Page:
La Befana: Ancient Roots, New Twists“La Befana viene di notte con le scarpe tutte rotte,
Con le toppe alla sottana, viva, viva la Befana!”
(“La Befana comes at night, her shoes all torn, her slip all patched…long live the Befana!”)
Clutching her broom handle in front of her, an ugly old beneficent witch, La Befana, rides through the starry night sky on January 5th, sliding down chimneys to fill the shoes or the stockings of good Italian children with sweets, leaving coal (nowadays, made of sugar!) for naughty ones. Our three – Italian father, American mother – were always envied among classmates: Santa filled their stockings on Christmas Eve and the Befana on January 5th eve. Two strikes of fortune. Lots of laughter in our house one January 6th morning when ashes from our fireplace filled my stocking!
The good witch’s name derives from the Latin Epiphania which then becomes Pifania, then Bifania, Befania and finally “Befana“. Epiphaneia (Greek), meaning “manifestation of a divinity”, celebrates the manifesting of Christ to the world, ie, the Child visited by the Magi. La Befana is the Christianizing of an archaic figure, Madre Natura, who has become old, brittle, dry by the end of the year, a “Befana” to saw apart, to burn. In fact, in some rural areas until quite recently, high pyres of wood topped with straw were lit the night of January 5th. On top of the high wooden cone a sort of scarecrow figure of an old woman burned, “la vecia” (the old woman) or “la stria” (the witch), i.e, La Befana. Chesnut wood and thorns in the wood pile assured snapping, explosive sounds – like fireworks (whose noise and light “kill” the old year going out). Some said the huge fire was made so that the Madonna could dry the swaddling clothes of the Gesu Bambino, others believed the light of the bonfire lit the way for the Magi. The Sega-la-vecchia (“saw-the-old-woman”) tradition is slowly fading out in Umbria but La Befana lives on.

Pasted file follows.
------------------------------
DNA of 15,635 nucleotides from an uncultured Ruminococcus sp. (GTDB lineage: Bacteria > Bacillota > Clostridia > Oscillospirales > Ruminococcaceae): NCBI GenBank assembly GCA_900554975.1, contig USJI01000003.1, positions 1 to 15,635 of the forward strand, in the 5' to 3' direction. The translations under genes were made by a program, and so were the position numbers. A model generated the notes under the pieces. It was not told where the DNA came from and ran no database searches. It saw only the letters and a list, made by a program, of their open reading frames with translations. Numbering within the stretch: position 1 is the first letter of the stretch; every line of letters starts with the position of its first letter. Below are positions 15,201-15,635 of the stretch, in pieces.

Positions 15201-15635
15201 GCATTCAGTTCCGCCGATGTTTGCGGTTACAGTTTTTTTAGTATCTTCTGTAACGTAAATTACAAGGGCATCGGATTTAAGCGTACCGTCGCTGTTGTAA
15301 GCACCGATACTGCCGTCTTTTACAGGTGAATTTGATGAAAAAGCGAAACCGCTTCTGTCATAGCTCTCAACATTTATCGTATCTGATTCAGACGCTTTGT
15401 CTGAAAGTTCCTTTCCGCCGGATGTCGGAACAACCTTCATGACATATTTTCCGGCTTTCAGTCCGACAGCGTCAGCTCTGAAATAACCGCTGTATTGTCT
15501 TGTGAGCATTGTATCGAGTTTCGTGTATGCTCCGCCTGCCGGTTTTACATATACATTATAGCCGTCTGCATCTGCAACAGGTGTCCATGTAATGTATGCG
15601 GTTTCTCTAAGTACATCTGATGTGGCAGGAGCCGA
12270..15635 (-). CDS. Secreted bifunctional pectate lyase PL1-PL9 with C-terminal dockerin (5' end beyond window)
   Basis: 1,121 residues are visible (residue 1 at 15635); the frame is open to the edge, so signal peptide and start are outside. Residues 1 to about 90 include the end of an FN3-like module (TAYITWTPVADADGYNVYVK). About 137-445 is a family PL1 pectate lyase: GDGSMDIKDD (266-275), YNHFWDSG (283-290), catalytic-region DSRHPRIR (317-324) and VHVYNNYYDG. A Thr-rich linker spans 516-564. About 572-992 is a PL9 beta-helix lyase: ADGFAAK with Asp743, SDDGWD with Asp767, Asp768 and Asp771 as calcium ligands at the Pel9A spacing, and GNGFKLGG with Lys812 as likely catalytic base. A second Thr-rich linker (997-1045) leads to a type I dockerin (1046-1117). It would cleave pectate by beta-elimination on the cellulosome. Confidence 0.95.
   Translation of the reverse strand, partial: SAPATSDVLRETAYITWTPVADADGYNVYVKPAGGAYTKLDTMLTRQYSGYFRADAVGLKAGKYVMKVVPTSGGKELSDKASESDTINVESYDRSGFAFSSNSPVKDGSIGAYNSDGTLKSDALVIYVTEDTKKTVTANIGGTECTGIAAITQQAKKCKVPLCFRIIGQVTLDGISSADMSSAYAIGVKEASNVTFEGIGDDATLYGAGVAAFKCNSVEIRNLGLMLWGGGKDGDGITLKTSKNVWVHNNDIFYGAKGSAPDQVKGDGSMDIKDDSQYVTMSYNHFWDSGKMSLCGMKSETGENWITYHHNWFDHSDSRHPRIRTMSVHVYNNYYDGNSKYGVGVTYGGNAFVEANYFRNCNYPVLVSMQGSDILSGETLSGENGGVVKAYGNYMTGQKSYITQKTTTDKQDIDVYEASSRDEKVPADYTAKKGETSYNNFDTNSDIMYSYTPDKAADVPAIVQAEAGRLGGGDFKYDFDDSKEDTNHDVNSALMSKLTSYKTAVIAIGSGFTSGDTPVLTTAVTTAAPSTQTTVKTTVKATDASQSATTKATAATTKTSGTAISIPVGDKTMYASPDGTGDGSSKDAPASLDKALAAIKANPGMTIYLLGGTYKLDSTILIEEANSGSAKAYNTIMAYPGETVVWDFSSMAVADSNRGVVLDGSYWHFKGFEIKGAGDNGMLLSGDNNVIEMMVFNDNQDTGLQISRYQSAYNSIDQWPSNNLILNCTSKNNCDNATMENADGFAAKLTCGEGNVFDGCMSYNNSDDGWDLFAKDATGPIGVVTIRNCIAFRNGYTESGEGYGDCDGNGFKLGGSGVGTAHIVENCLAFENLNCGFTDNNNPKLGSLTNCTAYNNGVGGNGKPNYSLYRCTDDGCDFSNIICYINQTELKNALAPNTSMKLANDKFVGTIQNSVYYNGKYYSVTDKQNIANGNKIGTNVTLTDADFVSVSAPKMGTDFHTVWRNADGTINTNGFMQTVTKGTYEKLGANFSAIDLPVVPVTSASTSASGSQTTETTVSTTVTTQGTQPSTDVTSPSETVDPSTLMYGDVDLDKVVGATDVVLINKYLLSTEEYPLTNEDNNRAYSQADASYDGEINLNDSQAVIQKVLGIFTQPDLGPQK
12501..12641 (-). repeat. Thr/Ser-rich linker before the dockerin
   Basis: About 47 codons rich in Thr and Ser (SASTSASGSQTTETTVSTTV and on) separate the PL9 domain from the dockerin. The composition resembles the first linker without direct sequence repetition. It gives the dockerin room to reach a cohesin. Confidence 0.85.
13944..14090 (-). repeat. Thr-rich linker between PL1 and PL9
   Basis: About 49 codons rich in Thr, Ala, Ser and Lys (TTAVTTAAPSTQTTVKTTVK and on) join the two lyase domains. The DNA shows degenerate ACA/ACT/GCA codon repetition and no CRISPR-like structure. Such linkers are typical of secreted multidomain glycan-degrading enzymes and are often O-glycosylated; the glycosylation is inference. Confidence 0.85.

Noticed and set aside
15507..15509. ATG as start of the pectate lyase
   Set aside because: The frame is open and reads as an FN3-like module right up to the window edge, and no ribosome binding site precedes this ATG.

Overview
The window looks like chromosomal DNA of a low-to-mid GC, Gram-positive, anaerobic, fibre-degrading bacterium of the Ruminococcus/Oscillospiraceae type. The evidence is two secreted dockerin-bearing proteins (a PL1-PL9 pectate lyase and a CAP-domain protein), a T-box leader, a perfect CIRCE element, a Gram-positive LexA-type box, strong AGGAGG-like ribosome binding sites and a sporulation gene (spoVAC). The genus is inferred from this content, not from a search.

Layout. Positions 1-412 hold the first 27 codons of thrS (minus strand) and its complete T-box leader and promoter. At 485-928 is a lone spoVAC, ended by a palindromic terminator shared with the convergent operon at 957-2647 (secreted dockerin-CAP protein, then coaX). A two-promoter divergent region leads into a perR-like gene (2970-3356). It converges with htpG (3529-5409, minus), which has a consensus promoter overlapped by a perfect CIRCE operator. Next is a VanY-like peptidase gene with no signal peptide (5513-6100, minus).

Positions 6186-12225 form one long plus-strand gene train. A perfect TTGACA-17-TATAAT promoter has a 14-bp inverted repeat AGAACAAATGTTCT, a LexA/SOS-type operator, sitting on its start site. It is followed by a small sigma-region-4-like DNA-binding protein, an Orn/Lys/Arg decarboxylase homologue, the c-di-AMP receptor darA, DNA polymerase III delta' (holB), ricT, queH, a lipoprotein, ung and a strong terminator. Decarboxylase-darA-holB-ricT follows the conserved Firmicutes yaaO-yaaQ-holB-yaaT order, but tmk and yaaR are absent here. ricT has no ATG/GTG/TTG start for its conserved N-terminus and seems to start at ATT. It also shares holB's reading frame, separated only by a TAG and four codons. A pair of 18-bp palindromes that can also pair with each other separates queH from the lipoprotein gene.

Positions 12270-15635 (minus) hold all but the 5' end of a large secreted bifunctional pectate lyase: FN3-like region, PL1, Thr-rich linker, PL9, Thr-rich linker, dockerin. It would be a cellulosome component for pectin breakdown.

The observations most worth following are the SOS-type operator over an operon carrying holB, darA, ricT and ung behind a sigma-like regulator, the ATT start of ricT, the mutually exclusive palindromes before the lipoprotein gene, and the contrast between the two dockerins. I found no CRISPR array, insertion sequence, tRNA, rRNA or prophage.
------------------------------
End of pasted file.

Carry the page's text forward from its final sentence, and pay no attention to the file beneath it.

In Perugia, La Befana rode in an antique car, preceded by a cavalcade of motorcycles, to the firehouse where the anxious children awaited her. After the distribution of sweets and hot drinks for all, La Befana thrilled the little ones with her descent from the firehouse tower. On to the hospital and the pediatric ward, once La Befana had warmed up with a hot drink (probably NOT hot chocolate!).
Acrobatic Befanas swoop down from the belltowers of Todi, Citta’ di Castello and S. Biagio della Valle, Marsciano (Italian firemen are very busy on January 6th), delighting the open-mouthed little ones in the piazzas below. La Befana arrived by canoe at towns along the Nera River and she came by boat to a small town on Lake Trasimeno. Umbria’s most daring Befana swooped down on a paraglider in Rivotorto di Assisi.
La Befana on a broomstick? Only the ones hanging on our Christmas tree.
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